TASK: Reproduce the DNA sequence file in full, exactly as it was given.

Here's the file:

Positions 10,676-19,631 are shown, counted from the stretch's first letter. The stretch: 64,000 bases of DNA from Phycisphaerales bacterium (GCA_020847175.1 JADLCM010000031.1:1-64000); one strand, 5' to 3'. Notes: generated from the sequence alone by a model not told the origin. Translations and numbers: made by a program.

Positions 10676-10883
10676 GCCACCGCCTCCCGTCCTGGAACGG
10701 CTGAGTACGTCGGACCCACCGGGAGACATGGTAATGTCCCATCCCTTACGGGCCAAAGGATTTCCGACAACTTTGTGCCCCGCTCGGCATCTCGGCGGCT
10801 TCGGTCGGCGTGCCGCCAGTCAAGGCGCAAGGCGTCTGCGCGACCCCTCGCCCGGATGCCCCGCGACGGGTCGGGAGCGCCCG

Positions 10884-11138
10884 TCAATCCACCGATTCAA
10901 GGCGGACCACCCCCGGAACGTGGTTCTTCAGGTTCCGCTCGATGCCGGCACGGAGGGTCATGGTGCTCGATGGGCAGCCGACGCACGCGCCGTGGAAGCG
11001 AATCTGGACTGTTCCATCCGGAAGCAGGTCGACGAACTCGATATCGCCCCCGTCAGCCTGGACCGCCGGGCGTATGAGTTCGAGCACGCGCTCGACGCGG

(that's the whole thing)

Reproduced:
Positions 10,676-19,631 are shown, counted from the stretch's first letter. The stretch: 64,000 bases of DNA from Phycisphaerales bacterium (GCA_020847175.1 JADLCM010000031.1:1-64000); one strand, 5' to 3'. Notes: generated from the sequence alone by a model not told the origin. Translations and numbers: made by a program.

Positions 10676-10883
10676 GCCACCGCCTCCCGTCCTGGAACGG
10701 CTGAGTACGTCGGACCCACCGGGAGACATGGTAATGTCCCATCCCTTACGGGCCAAAGGATTTCCGACAACTTTGTGCCCCGCTCGGCATCTCGGCGGCT
10801 TCGGTCGGCGTGCCGCCAGTCAAGGCGCAAGGCGTCTGCGCGACCCCTCGCCCGGATGCCCCGCGACGGGTCGGGAGCGCCCG

Positions 10884-11138
10884 TCAATCCACCGATTCAA
10901 GGCGGACCACCCCCGGAACGTGGTTCTTCAGGTTCCGCTCGATGCCGGCACGGAGGGTCATGGTGCTCGATGGGCAGCCGACGCACGCGCCGTGGAAGCG
11001 AATCTGGACTGTTCCATCCGGAAGCAGGTCGACGAACTCGATATCGCCCCCGTCAGCCTGGACCGCCGGGCGTATGAGTTCGAGCACGCGCTCGACGCGG